New plans for former black school

Federal grants given to renovate building for social service program

Shady Side

January 16, 2000|By Amy Oakes | Amy Oakes,SUN STAFF

Miss Matthews sees the old Lula G. Scott Center on Shady Side Road and remembers her days teaching there in the small schoolhouse. Elaine Brown easily recalls the two women who taught her there -- more than 50 years ago. Her older sister, Barbara Johnson, laughs about having to walk 30 minutes with her siblings to get there.

For these women and many other African-American residents in the small bayside community of Shady Side, the center is part of their story in Anne Arundel County. Named after a local teacher and community activist, the building was the "colored" school in Shady Side until it was integrated in 1966 and later closed.

"To the blacks, it's our heritage. It's where we went to school," said Yvonne H. Matthews, 65, who still lives in Shady Side. "We want to keep the building there because it's a part of our legacy."

Residents of the Shady Side Peninsula have received more than $500,000 in federal grants to renovate the aging building so it can house a social service program for young mothers. Many in the community have worked hard to guarantee, however, that the renovation work will not interfere with the architectural integrity of the building.

The school was built in the 1920s by the one-time president of Sears, Roebuck and Co., Julius Rosenwald, who donated thousands of dollars to build schools throughout the South for black students. There were 24 built in Anne Arundel County and 292 statewide.

Mohan Grover, a business owner involved in the conversion project, said an architect has been hired, and the work should begin in six months. Renovations include floor and ceiling repairs, and plumbing and air-conditioning upgrades.

"We're trying to preserve this old building as is and still fix it where it needs to be fixed," said Grover, who owns the grocery store down the street from the former school.

Sherri Marsh, an architectural historian for the county, said the center is one of five Rosenwald schools left in the county. A similar renovation project is taking place in Queenstown.

"Lula Scott is probably the best, most intact of the ones in the county," Marsh said. "Many have been converted into church meeting halls and other things."

Matthews said two Rosenwald schools were built in the area for black children -- Shady Side Elementary School and Churchton Elementary School. They were built in the standard Rosenwald style of two rooms, a coal stove, windows across the front and wood desks with metal legs bolted to the floor.

Rosenwald had donated $700 for each school, Matthews said.

"He wanted to do something for the black race," said Matthews as she flipped through a collection of articles and booklets about the school. "We didn't have anything back then."

In 1953, the school in Churchton was moved and attached to the Shady Side school. A kitchen and indoor plumbing were installed later.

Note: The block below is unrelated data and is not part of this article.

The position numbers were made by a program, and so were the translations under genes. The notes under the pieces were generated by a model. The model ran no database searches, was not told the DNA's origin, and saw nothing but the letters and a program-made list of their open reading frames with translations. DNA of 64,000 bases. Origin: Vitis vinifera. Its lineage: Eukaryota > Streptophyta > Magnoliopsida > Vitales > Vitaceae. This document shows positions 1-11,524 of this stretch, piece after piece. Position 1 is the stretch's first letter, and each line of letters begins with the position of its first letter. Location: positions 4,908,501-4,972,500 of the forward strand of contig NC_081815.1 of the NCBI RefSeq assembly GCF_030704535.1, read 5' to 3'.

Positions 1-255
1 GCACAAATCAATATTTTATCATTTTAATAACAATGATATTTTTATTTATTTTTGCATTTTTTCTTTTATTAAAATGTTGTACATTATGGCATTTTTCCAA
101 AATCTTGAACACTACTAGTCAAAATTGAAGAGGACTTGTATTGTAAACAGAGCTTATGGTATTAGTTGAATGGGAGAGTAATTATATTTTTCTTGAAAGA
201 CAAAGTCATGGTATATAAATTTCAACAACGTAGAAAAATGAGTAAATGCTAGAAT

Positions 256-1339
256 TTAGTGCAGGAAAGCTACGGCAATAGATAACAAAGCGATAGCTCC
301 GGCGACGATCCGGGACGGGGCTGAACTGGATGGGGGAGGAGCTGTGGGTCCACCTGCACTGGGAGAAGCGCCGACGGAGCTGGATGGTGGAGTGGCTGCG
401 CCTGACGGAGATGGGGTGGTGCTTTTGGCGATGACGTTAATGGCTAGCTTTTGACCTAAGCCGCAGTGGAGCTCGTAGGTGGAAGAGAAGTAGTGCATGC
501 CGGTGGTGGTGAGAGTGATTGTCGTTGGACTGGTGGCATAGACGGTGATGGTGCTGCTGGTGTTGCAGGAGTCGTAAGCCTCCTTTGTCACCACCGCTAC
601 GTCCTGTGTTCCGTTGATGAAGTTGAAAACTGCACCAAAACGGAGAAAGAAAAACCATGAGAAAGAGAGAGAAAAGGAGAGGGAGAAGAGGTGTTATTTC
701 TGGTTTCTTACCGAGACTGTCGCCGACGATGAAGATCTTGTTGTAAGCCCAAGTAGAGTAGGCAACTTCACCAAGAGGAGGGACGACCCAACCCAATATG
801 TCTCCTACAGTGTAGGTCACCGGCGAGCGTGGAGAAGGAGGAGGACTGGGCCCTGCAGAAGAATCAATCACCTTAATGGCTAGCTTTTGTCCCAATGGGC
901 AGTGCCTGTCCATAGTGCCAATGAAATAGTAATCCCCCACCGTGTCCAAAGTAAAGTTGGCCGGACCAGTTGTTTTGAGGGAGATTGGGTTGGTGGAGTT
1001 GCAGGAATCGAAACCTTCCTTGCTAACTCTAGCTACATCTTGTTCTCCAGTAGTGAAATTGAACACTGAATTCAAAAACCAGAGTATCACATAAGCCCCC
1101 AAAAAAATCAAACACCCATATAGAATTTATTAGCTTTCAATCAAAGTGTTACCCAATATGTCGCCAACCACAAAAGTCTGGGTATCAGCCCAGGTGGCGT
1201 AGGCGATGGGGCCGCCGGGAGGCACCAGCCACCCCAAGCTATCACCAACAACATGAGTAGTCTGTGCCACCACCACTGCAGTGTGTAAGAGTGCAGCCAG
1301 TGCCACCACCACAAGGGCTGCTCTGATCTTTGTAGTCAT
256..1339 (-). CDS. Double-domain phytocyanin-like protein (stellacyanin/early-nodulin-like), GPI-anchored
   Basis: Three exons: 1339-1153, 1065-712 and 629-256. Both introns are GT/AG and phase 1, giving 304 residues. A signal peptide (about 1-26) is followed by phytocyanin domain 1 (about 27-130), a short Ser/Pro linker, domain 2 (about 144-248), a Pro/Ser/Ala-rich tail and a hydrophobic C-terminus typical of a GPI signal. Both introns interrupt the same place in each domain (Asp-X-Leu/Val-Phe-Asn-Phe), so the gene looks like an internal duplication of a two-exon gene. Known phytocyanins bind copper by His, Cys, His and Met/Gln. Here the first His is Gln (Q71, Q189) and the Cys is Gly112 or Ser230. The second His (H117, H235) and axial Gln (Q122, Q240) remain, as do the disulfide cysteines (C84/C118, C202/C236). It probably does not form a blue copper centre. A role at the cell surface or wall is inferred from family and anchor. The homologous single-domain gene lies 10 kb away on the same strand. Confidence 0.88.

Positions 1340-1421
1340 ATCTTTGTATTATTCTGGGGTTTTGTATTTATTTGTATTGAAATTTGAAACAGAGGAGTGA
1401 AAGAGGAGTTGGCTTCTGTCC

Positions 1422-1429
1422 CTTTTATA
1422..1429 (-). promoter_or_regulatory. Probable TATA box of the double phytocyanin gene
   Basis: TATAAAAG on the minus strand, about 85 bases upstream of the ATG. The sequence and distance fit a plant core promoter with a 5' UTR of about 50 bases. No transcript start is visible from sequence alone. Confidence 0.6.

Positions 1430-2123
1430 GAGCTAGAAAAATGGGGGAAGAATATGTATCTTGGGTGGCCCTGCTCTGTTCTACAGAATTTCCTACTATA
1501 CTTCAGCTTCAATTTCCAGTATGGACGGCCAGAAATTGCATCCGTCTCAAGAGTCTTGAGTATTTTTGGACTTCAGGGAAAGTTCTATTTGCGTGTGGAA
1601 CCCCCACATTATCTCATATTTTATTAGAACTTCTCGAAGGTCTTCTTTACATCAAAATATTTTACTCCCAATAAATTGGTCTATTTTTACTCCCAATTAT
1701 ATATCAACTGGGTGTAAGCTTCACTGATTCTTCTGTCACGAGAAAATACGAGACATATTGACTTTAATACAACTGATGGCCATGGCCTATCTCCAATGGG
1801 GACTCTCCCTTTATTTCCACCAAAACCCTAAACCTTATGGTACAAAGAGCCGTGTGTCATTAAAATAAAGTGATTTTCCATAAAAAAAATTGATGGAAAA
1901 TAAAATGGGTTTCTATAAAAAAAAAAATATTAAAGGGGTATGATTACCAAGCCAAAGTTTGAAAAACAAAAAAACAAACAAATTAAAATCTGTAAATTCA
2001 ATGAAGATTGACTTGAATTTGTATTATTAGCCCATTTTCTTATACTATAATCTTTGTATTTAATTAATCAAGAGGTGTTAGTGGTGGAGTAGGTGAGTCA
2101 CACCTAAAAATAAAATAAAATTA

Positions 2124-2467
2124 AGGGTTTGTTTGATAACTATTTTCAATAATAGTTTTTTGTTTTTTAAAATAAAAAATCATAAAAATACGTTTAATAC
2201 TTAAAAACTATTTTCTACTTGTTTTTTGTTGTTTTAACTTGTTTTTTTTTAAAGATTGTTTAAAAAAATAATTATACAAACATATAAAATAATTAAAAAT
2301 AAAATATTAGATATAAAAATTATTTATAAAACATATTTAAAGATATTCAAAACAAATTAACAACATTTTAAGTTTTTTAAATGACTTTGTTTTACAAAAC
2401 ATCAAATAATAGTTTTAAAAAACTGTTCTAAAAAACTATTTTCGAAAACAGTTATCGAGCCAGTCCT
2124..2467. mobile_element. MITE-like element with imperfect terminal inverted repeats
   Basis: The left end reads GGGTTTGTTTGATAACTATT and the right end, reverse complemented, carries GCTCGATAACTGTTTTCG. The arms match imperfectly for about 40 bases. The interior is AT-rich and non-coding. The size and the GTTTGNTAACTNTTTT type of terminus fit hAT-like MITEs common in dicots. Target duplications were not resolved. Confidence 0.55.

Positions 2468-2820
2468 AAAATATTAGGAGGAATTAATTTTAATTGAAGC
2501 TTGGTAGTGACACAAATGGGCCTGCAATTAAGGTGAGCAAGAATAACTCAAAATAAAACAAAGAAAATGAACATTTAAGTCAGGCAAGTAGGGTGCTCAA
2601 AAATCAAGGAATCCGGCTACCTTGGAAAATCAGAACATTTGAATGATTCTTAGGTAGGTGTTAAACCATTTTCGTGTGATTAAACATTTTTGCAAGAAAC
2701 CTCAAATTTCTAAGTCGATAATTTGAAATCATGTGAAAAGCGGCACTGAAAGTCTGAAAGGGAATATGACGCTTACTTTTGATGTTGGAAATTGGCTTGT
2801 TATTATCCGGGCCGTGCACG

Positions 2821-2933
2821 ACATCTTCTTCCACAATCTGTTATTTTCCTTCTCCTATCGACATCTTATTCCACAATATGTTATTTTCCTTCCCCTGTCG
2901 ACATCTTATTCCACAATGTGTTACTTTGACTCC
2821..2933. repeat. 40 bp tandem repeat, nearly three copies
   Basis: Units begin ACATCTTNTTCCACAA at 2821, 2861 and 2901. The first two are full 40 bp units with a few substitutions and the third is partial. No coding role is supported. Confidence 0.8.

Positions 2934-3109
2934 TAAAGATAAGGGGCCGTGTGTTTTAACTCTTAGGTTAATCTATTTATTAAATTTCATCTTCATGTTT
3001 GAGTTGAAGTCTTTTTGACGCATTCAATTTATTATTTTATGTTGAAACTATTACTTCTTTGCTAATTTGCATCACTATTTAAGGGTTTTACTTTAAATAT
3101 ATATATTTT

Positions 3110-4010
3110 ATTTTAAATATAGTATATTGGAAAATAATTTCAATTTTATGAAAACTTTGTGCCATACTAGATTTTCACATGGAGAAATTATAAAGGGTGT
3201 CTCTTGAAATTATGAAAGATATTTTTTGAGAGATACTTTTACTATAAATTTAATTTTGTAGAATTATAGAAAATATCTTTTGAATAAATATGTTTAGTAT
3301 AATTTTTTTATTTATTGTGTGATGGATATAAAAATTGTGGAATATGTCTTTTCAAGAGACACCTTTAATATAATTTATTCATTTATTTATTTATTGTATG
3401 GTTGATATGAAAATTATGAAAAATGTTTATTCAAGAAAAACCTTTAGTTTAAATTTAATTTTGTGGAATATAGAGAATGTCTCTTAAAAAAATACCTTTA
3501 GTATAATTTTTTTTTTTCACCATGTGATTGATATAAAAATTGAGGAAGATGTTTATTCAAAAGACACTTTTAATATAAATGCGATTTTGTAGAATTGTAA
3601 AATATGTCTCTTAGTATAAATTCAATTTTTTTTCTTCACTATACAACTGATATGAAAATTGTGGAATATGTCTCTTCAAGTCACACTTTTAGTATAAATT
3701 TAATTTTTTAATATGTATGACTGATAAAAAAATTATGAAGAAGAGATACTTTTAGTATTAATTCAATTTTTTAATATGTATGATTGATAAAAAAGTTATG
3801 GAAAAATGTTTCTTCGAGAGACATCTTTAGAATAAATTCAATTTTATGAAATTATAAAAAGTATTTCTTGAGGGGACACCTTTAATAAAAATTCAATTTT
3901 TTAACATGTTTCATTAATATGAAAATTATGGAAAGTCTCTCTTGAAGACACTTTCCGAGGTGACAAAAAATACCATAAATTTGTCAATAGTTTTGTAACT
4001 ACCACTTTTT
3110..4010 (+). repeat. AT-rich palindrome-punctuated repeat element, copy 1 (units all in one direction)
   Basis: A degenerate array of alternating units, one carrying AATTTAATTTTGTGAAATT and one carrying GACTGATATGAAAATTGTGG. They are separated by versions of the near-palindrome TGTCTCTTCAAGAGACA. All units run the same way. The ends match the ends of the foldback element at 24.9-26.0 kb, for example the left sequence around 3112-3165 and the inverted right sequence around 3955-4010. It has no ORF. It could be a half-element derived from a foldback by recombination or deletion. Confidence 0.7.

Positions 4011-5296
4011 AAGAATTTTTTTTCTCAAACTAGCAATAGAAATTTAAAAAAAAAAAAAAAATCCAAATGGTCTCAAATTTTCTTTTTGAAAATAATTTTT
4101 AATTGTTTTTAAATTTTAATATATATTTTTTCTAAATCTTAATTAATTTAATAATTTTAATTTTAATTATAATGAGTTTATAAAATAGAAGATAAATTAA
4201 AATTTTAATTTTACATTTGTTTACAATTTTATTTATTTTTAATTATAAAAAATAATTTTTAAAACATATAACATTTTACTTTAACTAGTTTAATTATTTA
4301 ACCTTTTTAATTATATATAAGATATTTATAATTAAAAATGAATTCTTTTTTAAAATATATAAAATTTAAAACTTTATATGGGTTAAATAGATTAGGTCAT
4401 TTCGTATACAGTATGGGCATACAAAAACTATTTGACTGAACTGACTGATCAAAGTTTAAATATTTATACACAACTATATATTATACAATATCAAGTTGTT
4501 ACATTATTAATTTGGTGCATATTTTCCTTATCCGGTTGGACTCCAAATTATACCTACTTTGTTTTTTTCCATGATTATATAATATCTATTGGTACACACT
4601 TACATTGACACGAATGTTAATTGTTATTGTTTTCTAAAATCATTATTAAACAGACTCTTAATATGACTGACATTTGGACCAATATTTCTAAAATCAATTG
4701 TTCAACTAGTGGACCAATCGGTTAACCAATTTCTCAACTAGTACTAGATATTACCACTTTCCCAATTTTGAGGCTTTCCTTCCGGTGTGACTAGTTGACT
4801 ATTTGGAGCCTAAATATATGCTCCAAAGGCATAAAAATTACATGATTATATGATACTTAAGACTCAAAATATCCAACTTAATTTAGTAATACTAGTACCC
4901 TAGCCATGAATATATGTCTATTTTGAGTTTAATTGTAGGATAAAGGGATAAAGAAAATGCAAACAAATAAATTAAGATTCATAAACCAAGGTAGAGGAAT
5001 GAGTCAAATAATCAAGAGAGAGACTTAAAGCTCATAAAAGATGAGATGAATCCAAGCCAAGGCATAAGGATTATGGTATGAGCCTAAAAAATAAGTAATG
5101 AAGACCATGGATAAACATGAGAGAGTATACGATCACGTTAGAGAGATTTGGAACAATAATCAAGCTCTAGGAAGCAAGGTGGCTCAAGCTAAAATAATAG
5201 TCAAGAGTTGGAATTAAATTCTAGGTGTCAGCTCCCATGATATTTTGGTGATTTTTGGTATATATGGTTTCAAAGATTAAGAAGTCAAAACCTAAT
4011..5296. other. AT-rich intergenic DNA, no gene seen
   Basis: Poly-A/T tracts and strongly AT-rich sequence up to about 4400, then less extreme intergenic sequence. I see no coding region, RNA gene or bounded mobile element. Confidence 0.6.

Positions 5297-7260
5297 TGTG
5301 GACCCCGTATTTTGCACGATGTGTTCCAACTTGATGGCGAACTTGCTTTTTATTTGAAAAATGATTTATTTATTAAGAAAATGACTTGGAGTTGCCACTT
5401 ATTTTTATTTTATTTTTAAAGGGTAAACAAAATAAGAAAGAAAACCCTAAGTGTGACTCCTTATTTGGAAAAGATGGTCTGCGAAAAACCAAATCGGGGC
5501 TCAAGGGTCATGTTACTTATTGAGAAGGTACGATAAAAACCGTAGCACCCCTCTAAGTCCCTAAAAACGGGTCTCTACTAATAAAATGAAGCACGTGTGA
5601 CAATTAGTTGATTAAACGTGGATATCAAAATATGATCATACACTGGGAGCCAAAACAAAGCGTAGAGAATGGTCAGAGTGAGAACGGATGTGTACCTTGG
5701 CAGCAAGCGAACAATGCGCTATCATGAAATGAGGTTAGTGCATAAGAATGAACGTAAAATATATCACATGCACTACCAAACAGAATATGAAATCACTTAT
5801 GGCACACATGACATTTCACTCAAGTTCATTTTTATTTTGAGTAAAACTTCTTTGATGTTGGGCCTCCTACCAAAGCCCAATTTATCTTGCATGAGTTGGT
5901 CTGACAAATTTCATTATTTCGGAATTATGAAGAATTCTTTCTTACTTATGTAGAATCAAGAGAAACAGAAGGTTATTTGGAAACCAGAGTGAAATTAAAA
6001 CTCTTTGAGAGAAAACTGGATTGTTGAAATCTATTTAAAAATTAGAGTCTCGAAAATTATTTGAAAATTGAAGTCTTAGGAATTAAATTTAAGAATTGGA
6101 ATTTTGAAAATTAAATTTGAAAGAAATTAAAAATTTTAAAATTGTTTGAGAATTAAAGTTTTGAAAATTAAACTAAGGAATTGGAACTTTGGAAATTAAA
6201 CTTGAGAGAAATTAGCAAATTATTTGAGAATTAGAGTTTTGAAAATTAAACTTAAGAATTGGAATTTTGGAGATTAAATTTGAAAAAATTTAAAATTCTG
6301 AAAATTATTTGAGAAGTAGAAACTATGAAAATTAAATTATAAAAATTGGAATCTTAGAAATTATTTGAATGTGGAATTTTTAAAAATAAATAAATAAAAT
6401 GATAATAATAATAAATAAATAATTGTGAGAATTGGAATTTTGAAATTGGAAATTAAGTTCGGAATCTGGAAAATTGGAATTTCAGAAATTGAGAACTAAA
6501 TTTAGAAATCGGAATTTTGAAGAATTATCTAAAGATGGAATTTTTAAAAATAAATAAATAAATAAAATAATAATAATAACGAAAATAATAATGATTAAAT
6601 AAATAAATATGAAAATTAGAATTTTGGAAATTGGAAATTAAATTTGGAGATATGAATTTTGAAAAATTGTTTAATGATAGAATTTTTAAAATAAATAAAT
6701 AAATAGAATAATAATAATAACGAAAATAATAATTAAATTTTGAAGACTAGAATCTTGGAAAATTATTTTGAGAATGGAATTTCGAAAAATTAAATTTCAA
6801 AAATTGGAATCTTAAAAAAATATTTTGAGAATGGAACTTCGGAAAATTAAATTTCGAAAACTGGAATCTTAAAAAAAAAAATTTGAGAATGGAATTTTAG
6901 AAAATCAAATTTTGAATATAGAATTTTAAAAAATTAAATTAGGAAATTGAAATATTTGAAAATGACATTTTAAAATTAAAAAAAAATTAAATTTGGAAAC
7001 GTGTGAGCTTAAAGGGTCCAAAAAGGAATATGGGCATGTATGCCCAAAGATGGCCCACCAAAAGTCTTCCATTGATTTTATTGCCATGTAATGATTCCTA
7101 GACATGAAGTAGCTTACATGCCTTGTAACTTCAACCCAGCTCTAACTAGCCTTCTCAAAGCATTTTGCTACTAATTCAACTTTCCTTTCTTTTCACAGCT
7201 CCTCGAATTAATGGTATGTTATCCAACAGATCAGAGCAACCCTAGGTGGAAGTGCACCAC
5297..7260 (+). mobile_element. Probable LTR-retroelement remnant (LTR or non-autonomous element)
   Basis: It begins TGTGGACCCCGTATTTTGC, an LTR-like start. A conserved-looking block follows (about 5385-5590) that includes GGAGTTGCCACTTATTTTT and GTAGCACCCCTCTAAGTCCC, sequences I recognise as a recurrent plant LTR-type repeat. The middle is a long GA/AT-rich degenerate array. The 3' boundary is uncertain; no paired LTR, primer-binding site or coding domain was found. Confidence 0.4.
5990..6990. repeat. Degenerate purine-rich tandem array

That same year, Matthews began her teaching career.

She started teaching third-graders, but soon switched to special education and never looked back. She loved working with the special-education pupils, she said, recalling the time they started making leather bracelets and key chains to sell.

"It was the best thing that I could have done with my life," Matthews said. "I saw children who had no hope and ended up being some of the best students."

She also remembers her first month's paycheck for $108. "I was shocked; I thought teachers made more," Matthews joked, but added that she never regretted her choice of profession.

The school was renamed the Lula G. Scott School in 1956 and was integrated in 1966. First- through third-graders were moved up the street to the Shady Side Elementary School for whites. The fourth- through seventh-graders continued to be taught at the Scott school.

"This was a very segregated community," Matthews said. "But we just went on and taught kids and forgot about what color they were."

When the school closed in 1971, Matthews continued to work for the school district. She retired 10 years later.

The school has held two reunions for former pupils and teachers, many of whom live in the area. In August 1998, Matthews said, about 300 to 400 former pupils gathered to celebrate their old school.

For Elaine Brown, who attended the school in the 1940s and has since moved to Churchton, the school reminds her of her two teachers, Miss Wiseman and Miss Burnell. She remembers sitting in the first- through third-grade classroom and doing her lessons while listening to what the older pupils were doing in the other room.

"We gained a lot of knowledge there," said Brown, now 64.

Brown said she walked to school with her sisters, Barbara Johnson and Patricia Gross. Johnson said she didn't mind the long walk because it gave her a chance to see her neighbors and talk to other pupils.

"We were all family," Johnson said.

Johnson's great aunt was Lula G. Scott, called "Aunt Lu" or "Miss Lu" by most. Aunt Lu, she said, was well-known and active in Shady Side.

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